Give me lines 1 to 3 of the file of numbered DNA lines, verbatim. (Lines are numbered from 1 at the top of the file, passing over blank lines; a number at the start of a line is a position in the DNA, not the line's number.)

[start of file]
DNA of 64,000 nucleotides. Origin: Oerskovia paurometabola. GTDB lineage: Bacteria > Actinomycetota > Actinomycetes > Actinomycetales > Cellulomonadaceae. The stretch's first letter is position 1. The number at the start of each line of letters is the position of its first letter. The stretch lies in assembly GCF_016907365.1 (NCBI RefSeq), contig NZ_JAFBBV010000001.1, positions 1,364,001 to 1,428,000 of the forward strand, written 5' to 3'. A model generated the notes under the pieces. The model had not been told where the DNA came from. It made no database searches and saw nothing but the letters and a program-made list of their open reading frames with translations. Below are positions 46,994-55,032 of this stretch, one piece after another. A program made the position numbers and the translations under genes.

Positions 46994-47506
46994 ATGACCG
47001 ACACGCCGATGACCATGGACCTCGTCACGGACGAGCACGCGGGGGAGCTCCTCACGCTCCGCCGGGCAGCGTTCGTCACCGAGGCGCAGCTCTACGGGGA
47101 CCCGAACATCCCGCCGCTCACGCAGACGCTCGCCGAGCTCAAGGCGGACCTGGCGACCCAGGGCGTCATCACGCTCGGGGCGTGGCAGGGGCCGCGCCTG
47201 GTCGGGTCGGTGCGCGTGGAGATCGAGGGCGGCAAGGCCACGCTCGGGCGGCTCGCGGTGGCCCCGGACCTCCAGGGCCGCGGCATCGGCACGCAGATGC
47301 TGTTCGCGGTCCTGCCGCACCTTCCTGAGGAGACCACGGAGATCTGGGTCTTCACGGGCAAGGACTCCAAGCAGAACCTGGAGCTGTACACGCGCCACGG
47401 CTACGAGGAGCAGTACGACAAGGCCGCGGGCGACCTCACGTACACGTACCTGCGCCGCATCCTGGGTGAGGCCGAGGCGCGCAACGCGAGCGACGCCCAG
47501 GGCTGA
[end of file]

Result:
DNA of 64,000 nucleotides. Origin: Oerskovia paurometabola. GTDB lineage: Bacteria > Actinomycetota > Actinomycetes > Actinomycetales > Cellulomonadaceae. The stretch's first letter is position 1. The number at the start of each line of letters is the position of its first letter. The stretch lies in assembly GCF_016907365.1 (NCBI RefSeq), contig NZ_JAFBBV010000001.1, positions 1,364,001 to 1,428,000 of the forward strand, written 5' to 3'. A model generated the notes under the pieces. The model had not been told where the DNA came from. It made no database searches and saw nothing but the letters and a program-made list of their open reading frames with translations. Below are positions 46,994-55,032 of this stretch, one piece after another. A program made the position numbers and the translations under genes.

Positions 46994-47506
46994 ATGACCG